Earlier we saw the impossibility of understanding the mother’s trauma, represented by a bus. Following a truly gut wrenching scene in which Marwan is the sole survivor of religious genocide on the inhabitants of a bus, we see her daughter Jeanne, traveling in the same area in a similar bus, listening to some music, totally zen, safe and unafraid. She may travel the road her mother had taken but she will never truly understand it. It seems fitting her father, the rapist, is working in Canada in a bus depot, another reminder he is brutally unaware of the traumas inflicted on his mother, by others and by him.
Prisoners (2013), Villeneuve’s follow-up, doubled-down on villainous totems. The true culprits of a kidnapping have a fetish for mazes, pendants, snakes, and bottles of mescaline-laced Coca-Cola but the true culmination of Villeneuve’s obsession with fractured story structures and totems must be Enemy (2013).
Enemy is a story with two lead characters, but in this case, they may be one and the same. It is hinted throughout the movie that Adam, a university lecturer, and the actor Anthony, his antagonist doppelgänger, may be two sides of the same person. Anthony may be living vicariously through Adam (who is our main vantage point in the movie), acting out his adulterous habit by slipping into the persona of the meek college professor, while his pregnant wife stays at home. When Adam seeks out his alter-ego, the characters blur and basically swap wives. We can track which persona Adam inhabits by his reaction to blueberries. Adam doesn’t like blueberries, and stresses this to his girlfriend, while Anthony expects his pregnant wife to stack the fridge with them. When Adam finally takes on the persona of Anthony at the end his reaction to the blueberries is appreciative. We can track this change in persona earlier in the movie when Adam visits his mother who insists he loves blueberries (like Anthony does). Anthony’s mother meanwhile is constantly off-screen but is described as a glamorous but cold matriarch, which is exactly how Isabella Rossellini plays Adam’s mother.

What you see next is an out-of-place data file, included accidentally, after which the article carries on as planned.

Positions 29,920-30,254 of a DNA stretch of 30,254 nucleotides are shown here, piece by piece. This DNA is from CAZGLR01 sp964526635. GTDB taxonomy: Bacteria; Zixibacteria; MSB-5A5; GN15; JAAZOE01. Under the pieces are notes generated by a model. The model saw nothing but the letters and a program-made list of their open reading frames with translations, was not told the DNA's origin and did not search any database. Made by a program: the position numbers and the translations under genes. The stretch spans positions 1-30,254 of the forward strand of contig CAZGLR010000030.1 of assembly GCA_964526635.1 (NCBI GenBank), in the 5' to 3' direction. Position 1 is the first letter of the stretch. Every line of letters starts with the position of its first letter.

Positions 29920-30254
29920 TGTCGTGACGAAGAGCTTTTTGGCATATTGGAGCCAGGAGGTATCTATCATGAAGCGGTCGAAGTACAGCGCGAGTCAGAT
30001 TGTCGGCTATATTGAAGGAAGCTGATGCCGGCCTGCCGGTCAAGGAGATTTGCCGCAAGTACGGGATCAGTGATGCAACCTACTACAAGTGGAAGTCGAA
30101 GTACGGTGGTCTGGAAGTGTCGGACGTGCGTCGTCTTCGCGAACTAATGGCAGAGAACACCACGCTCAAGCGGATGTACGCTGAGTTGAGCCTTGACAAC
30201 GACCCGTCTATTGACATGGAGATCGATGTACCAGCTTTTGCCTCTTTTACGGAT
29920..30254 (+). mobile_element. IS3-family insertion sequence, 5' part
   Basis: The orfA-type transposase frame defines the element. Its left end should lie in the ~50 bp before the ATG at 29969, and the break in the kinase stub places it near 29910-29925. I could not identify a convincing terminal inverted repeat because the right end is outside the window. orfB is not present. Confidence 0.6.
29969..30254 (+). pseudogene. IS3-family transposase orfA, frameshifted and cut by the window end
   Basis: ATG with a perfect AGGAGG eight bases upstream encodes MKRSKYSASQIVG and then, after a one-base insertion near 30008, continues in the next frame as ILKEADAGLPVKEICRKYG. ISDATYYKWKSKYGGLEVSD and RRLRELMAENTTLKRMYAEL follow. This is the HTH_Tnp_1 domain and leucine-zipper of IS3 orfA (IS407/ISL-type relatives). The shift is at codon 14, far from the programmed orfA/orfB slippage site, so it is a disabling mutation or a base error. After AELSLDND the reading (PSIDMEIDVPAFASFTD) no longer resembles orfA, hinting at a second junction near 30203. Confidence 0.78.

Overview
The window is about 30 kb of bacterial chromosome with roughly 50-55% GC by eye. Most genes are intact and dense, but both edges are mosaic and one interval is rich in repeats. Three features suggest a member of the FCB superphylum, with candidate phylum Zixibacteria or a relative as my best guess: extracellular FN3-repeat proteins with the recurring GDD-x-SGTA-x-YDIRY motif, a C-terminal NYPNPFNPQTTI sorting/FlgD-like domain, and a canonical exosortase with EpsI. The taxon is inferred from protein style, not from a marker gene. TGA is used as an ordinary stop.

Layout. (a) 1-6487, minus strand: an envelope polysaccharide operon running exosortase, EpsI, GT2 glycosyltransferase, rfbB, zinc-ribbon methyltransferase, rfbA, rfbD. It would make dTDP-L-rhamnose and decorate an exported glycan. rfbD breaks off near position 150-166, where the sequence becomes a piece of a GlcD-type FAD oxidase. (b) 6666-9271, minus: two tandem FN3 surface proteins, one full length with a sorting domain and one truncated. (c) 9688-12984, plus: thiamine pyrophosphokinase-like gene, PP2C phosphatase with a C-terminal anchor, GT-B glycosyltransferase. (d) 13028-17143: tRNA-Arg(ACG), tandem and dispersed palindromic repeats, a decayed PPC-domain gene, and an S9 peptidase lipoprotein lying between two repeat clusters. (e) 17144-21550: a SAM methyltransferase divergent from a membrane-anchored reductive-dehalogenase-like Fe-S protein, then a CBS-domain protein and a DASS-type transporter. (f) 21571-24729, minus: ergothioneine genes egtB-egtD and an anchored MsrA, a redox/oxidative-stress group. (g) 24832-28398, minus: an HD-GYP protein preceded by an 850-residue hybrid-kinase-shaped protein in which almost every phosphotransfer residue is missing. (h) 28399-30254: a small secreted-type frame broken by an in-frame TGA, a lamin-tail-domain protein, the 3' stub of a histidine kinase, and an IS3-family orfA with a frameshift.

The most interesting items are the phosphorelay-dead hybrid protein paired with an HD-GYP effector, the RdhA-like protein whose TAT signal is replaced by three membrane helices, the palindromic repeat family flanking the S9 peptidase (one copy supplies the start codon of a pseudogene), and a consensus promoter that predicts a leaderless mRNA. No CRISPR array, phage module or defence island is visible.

It seems fitting, for a film about a cheating scumbag living out his misogynist fantasies through an alter-ego, that the female characters are all played as sexist archetypes: the pregnant wife, the nagging girlfriend, the cold mother, and the black widow. Throughout the film, spiders are established as a totem. We see Anthony visiting a club, which can only be accessed with a gold key, where a stripper stomps on a spider for a paying audience of leering males. Later we see the same stripper walking through a corridor with the fangs of a tarantula were her mouth should have been. Women and spiders are conflated, like the giant spider stomping through Toronto after Adam visits his mother. The giant spider, itself a reference to the sculpture Maman (“Mother”) by Louise Borgeois, is the nightmare Adam/Anthony has regarding women like his mother and the mother of his child: predatory black widows capturing him in his web. He wants to be a free man, sow his oats, sleep around. Everyone who tries to stop that is a spider, a monster. The city itself is the web, with the telephone wires its threads.